Most of us made our Nikon choice for good reasons. I love the feel and the ease of use that the D70s gives me. I wouldn't take a free Canon of comparable featureset. - ok free might tempt me! But the convenience of the design, and the feel in my hand is worth a LOT to me. It takes great pictures, and the lens selection IMO is quite good.... I wouldn't want to be shooting a D40 because I do like the lens options and flash options that I have. I also don't like the feel of the D40, and I really don't care a lot for the feel of the D50. D70 and up, I love the feel and features.

    From what I have heard, Nikon repair is very good. In fact I have heard of cameras going in for one specific problem, but getting a thourough cleaning and pro-active servicing thrown in. So, in effect, your camera could come back like a re-furbished camera. For instance, they don't want you to get your camera back and then you have a problem with the shutter. You blame them for the shutter problem, send it back, they have to fix it again, etc. So from what I have read, they often will give new life to cameras when they come in for repair. What exactly that means - I don't know. I have assumed it to mean that they often will replace the weakest wear items, even if they are 'ok' upon inspection... that type of thing.

    I don't have anything to offer regarding the cost for the repair, but I would imagine that $300 would go a long way toward covering it - otherwise people would just tell them "forget it, I'll buy a new c @non".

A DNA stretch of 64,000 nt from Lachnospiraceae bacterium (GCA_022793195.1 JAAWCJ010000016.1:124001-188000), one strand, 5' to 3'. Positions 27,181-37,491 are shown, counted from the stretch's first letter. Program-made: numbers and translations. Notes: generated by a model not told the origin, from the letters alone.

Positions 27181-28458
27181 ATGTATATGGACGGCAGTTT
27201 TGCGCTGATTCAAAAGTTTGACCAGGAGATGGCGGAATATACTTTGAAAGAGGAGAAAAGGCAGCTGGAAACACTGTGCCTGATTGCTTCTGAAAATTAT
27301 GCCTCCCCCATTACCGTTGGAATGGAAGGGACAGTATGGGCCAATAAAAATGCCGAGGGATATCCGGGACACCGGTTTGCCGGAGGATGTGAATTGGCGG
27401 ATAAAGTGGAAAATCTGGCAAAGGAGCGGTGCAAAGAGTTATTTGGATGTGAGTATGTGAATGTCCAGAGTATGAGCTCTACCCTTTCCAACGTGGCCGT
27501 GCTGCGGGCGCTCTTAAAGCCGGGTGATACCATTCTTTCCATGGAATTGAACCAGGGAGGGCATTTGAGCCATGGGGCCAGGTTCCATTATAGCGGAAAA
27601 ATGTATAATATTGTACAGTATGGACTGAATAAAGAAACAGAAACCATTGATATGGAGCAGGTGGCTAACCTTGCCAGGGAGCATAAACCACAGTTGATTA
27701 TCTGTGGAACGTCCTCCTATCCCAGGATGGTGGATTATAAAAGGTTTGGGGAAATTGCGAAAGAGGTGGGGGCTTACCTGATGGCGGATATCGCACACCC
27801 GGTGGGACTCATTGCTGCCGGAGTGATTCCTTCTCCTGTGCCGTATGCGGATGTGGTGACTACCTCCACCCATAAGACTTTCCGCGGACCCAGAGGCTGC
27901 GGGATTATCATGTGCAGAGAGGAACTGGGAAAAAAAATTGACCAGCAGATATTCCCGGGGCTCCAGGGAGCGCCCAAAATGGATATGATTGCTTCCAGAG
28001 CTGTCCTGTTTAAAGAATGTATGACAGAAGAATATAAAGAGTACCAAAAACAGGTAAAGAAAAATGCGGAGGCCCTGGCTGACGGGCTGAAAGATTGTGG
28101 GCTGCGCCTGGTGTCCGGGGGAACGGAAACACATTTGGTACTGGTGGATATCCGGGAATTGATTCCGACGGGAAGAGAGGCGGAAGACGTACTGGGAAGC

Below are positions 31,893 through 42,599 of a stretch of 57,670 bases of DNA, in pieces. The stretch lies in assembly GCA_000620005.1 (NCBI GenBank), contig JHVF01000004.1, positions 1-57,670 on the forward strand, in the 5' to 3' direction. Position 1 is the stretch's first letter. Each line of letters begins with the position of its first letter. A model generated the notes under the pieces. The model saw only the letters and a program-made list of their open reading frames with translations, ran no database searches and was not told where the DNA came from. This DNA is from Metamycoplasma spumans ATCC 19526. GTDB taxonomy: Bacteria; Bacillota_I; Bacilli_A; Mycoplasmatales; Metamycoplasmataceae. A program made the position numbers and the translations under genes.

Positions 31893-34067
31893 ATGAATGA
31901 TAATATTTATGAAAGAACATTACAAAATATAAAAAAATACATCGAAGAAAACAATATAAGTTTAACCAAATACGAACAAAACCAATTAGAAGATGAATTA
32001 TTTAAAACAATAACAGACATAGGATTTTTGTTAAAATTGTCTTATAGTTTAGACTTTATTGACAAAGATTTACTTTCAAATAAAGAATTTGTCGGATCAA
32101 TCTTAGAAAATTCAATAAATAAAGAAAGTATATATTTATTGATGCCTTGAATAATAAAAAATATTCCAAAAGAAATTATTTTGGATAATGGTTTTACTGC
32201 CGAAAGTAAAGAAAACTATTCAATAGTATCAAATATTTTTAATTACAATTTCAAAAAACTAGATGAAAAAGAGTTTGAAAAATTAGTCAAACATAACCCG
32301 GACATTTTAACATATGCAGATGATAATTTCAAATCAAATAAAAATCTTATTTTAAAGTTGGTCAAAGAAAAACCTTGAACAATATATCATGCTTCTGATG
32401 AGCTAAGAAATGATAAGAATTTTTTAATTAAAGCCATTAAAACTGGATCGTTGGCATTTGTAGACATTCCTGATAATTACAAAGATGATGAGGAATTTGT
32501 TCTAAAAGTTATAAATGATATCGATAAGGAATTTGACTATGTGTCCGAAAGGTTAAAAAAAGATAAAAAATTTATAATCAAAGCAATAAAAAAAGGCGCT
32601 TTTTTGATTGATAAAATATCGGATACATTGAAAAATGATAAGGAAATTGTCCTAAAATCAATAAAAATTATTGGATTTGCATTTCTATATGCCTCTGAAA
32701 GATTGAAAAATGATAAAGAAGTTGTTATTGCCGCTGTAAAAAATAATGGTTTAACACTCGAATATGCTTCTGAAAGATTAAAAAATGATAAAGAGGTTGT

Good luck and keep us posted.
    Nikon D70s
    Nikkor 50mm 1.8D (If you don't have it you need it)
    Nikkor 18-200mm VR II
    SB-600
    Bogen/Manfrotto Tripods/Heads
    NAS (D300, Nikkor 80-200mm (or 70-200mm)f/2.8, Tamron 90mm Macro)

  10. #20
    Join Date
    May 2005
    Location
    Virginia Beach, VA
    Posts
    442

    It's back...

    Quote Originally Posted by tcadwall View Post
    From what I have heard, Nikon repair is very good. In fact I have heard of cameras going in for one specific problem, but getting a thourough cleaning and pro-active servicing thrown in. So, in effect, your camera could come back like a re-furbished camera. For instance, they don't want you to get your camera back and then you have a problem with the shutter. You blame them for the shutter problem, send it back, they have to fix it again, etc. So from what I have read, they often will give new life to cameras when they come in for repair. What exactly that means - I don't know. I have assumed it to mean that they often will replace the weakest wear items, even if they are 'ok' upon inspection... that type of thing.
    I got my D70 back from Nikon repair and tcadwall - you were right! They did refurbish a bunch of extra stuff. New shutter, aperture(?), sensor cleaning, etc. In fact, they did $200 worth of extra stuff - but charged me for it! That wouldn't be so bad - if they would have fixed the original problem!

    Yep, still a flaming red dot with trailing line and no mention of it in the invoice. I called tech support and the guy pulled up my original packing list, the invoice, and the notes from the last phone conversation I had with them, and said, 'Yep. Looks like we goofed.' He emailed me a shipping label, and I'm sending it back. I don't know what that means yet - I wonder if I'll be billed for the new repair on top of the old repairs? Remember, this thing is not under warranty.

    Not being a whiner - I know that mistakes happen, and in fact the last Nikon customer service guy I spoke to was very nice and helpful (the first one was a bit of a tool however). I guess I'm most upset that I've got to go without the D70 again. Whenever I don't have it, I start thinking of other cameras... Is that like cheating?!
    Nikon D70 | 18-70 | 50/1.8 | 70-210
    Pentax Optio W20
    Film
    Nikon F100: 5 fps, weather-sealed, full frame 'sensor' and VR & AF-S compatibility